A nice synopsis of how a personnel matter spiraled out of control and became a referendum on leadership in the school division.The mishandling of this matter at every turn needs to be seriously analyzed and evaluated. That would include the roles of the Assistant Superintendent for Human Resources and Division Counsel in this debacle.The board not supporting the superintendent in this matter speaks volumes. AnnaB-let’s not get too caught up in semantics. They did not agree with him. The superintendent wanted to terminate his employment. Period. I think we can agree that terminating his continuing contract and offering him an annual contract is not what the superintendent had in mind. And finally, let’s not let the Florida school division off the hook in this matter. You have a teacher who left their previous school division mid year, but yet received positive letters of recommendation, and you just say"ok”. No HR person thought this didn’t add up? If there was ever a situation for “extreme vetting”, this would have been it. They are not blameless and they have to own that.


AnnaB, I’m rather familiar with state laws on what can be disclosed (see my Davison v VDOE case regarding SGP data I FOIA’d that is currently before the Virginia Supreme court.  In that case, we defeated a “personnel” exemption claimed by LCSB and VDOE)

It is simply false that LCSB cannot talk about their overall policies without releasing any personnel information.  Further, Brewer could waive his personnel exemption under 2.2-3705.1(1) and LCPS would be forced to release information related to him to anybody who issued a FOIA.  This is one reason I believe the charges were quite serious.  If Brewer had nothing to hide, why didn’t he waive this exemption?

I agree it would be helpful for the General Assembly to require disclosure of aggregate stats on such “resignations”.  Currently, if the local school district doesn’t create such a “record”, then they can claim “no records exists” under FOIA.  They don’t have to create records.

But just because the state legislators should require more transparency doesn’t mean that our local school board couldn’t release more.  They simply refuse.  In the infamous words of Wayde Byard when chief of staff Michael Richards asked him why doesn’t LCPS release more info to the public, Byard said “because we don’t have to”.  That pretty sums up the view of Byard, LCPS and especially the school board.


VirginiaSGP - Some of the regulations about what can and cannot be made public is at a state level, not a local level. It seems like the pressure should be on the state legislature to expand transparency and accessibility. Even if they wanted to - and they quite probably don’t - the LCSB cannot make public anything that relates to employment, or to students. Florida does not have the same restrictions, obviously.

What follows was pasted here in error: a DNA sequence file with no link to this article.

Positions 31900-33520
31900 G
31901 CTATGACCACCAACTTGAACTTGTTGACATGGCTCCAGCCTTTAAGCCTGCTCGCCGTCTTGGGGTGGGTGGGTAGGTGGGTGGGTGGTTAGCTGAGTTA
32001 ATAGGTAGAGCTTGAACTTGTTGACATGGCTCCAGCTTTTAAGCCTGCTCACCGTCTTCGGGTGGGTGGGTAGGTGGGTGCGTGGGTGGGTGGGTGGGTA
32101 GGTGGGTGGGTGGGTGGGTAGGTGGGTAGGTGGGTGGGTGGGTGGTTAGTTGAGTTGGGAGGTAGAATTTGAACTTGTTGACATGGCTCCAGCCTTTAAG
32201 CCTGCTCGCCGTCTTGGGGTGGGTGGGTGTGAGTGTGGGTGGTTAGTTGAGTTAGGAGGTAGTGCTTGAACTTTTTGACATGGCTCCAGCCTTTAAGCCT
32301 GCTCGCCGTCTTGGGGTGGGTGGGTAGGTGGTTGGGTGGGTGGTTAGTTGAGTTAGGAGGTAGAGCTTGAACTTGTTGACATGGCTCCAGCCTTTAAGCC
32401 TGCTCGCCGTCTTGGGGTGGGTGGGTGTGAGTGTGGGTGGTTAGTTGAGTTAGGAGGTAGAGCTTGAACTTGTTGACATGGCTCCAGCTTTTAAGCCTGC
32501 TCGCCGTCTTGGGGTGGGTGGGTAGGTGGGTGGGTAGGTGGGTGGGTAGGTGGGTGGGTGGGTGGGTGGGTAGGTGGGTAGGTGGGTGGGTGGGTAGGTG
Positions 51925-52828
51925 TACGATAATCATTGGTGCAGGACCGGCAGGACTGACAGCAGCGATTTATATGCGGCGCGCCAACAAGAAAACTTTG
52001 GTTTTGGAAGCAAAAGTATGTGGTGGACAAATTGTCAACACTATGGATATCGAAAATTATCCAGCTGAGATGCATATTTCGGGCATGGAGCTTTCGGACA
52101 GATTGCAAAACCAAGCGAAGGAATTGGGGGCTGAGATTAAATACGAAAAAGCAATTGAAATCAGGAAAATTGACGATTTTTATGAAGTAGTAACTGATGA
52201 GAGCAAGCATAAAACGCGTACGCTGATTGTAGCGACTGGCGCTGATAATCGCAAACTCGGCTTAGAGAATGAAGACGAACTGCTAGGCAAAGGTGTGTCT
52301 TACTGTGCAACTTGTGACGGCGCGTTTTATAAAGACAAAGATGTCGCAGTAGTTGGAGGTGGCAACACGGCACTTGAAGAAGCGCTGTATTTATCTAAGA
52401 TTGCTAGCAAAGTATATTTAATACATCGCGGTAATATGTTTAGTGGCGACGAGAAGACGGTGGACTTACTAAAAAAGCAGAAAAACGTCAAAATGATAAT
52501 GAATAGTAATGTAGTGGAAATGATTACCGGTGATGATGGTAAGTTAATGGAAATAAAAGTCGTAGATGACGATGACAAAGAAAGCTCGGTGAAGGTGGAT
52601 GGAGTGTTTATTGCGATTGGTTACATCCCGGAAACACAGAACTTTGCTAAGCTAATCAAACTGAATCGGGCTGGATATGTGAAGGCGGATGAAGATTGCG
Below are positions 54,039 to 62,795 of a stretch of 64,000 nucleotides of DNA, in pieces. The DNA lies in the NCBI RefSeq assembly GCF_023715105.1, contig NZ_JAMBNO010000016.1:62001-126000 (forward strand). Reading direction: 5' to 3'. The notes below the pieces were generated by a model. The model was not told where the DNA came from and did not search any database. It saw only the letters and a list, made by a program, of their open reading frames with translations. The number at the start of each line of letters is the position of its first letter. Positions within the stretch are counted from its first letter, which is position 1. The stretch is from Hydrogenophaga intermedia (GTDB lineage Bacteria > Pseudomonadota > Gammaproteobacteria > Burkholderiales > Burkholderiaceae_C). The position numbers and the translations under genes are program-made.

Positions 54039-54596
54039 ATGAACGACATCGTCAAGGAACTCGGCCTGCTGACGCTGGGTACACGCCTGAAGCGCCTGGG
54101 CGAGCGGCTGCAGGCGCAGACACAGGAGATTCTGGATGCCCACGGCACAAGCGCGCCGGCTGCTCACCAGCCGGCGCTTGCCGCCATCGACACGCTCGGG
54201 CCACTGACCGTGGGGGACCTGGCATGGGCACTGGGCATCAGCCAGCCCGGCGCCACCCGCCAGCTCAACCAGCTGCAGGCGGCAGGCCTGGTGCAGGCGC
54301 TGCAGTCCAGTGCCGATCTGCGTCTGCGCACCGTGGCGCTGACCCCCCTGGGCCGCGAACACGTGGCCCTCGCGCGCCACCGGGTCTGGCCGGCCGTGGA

So not only is this editorial full of some very basic grammar problems, but there are factual issues also. For one thing, the Board did not disregard Williams. They agreed with him and terminated Brewer’s contract. Interestingly, this was against the recommendation of the Independent Hearing Officer. (Make note of that: the person who reviewed the case, and who had no axe to grind, did not agree with Williams, and ultimately the Board, about Brewer and his culpability in any of this.) Then the Board did a neat little side-step and offered Brewer the conditional, probationary contract.


“training for ... matters relating to religion in public schools”. Did I miss something? What does religion have to do with this? I couldn’t find anything online to suggest this had to do with religion.


Nothing against a measure of redemption.  And the admonishment to discuss these serious issues is apropos.

But the question remains… when, if ever, does the school board openly discuss such policies?  They don’t.  The school board dealt with this in a political way by splitting the proverbial baby.  They will not follow up with public engagement on what the policy should be.  They will not state what their actual policies are.

Instead, they will sit in silence and hope the issue goes away.  Rarely have I witnessed such “leaders” ill-equipped to lead anyone or anything.

Maybe the school board members can take a visit to the LCSO.  When controversial police shootings occurred in other states (not here, mind you), Sheriff Chapman’s office created a video depicting what drivers should do when stopped.  They participated in public panels discussing the issue and how to prevent such tragedies.  You will NEVER see such public discussion from the school even though LCPS records clearly show a serial pattern of teachers abusing kids.

Think about that when you go to the polls in 2019.